• $2^{(n-1)\frac{m}{n}} \ge 3^2\times2^{\left(\sum\limits_{k=1}^{n-3} w_{x_i,k}\right)}$
  • $\dots$
  • $2^{(n-1)\frac{m}{n}} \ge 3^{n-2}\times2^{w_{x_i,1}}$

(9) $x_i < \dfrac{2^{m-1}n}{(2^m - 3^n)} < \dfrac{2^{m-1}n}{2^{m-1}} = n$


Edit 1:

I found a mistake in my reasoning which led me to change the title slightly and change the question in order to fix the mistake in reasoning.


Edit 2:

I made changes based on comments from John Omielan.

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  • $\begingroup$ I haven't finished reading all of your question yet, but note your "$C_n(x) = C_1(C_2(\dots(C_n(x))\dots))$" is self-referential, and unclear, as stated. For $n=1$, we get $C_1(x) = C_1(x)$. For $n = 2$, we get $C_2(x) = C_1(C_2(x))$, i.e., $C_2(x)$ must be a value so $C_1$ of it returns that value. However, $C_1$ is not explicitly defined. Based on your previous question & the context, I believe you mean $C_n(x)$ is the composition of $C(x)$ $n$ times. One explicit, unambiguous way to state this is "$C_1(x)=C(x)$" and "$C_n(x)=C(C_{n-1}(x)) \; \forall \; n \gt 1$". $\endgroup$ Sep 27 '20 at 0:43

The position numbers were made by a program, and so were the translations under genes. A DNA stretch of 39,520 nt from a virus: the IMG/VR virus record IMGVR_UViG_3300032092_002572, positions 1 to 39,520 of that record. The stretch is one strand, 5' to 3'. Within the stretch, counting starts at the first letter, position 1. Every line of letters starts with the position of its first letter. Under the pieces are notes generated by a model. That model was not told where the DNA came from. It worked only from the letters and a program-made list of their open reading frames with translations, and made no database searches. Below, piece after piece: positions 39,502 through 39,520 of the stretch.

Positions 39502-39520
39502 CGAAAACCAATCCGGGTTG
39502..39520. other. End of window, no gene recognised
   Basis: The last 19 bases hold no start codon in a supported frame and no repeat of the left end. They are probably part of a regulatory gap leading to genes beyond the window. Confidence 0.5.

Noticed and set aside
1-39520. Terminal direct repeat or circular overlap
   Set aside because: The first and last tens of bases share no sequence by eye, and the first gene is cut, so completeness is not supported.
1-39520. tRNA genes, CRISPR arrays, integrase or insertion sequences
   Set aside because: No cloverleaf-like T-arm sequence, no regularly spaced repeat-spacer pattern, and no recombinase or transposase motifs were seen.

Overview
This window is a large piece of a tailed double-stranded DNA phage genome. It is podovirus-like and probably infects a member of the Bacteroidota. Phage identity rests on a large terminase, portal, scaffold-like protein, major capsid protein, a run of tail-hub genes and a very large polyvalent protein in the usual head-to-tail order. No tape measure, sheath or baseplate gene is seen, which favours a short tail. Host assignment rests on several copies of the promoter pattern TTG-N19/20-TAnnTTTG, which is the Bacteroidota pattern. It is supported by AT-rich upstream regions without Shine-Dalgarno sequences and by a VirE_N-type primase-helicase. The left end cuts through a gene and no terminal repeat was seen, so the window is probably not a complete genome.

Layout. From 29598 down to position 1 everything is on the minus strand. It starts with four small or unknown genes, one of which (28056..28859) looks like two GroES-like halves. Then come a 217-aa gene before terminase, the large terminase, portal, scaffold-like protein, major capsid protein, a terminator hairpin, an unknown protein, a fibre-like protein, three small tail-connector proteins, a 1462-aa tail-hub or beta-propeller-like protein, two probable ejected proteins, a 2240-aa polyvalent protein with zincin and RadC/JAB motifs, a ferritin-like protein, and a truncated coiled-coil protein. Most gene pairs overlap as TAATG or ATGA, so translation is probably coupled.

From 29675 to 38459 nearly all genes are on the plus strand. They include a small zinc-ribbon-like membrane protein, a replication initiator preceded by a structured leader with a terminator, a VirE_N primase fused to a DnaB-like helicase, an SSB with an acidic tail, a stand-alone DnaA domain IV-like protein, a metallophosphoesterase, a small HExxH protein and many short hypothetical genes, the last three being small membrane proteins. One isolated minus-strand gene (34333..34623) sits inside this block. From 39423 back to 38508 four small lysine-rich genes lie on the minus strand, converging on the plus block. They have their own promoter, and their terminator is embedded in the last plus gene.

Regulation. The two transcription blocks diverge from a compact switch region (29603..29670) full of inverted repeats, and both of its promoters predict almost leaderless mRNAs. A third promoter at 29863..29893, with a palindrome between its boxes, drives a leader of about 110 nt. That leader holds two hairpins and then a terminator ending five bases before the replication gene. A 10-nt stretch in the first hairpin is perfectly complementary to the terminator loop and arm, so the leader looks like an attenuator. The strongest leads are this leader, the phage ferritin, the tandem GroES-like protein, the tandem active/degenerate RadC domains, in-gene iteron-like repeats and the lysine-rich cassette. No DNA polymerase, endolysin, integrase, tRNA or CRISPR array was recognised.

• $\begingroup$ Your "Note 2" of "Each set of $w_{x_i,1}, w_{x_i,2}, \dots w_{x_i,n}$ will consist of the same set of values with a shifted order ...", plus the later note of "$x_1$ was used but this sum will be the same for all $x_i$" will only necessarily be true if you have an $n$-cycle starting at $x_1$. You don't state this previously as being a requirement, with your question later asking about if we have $n$-cycle. It seems you're implicitly assuming an $n$-cycle initially, so if this is your intent, you should state this then & reword the rest of the question accordingly. $\endgroup$ Sep 27 '20 at 1:09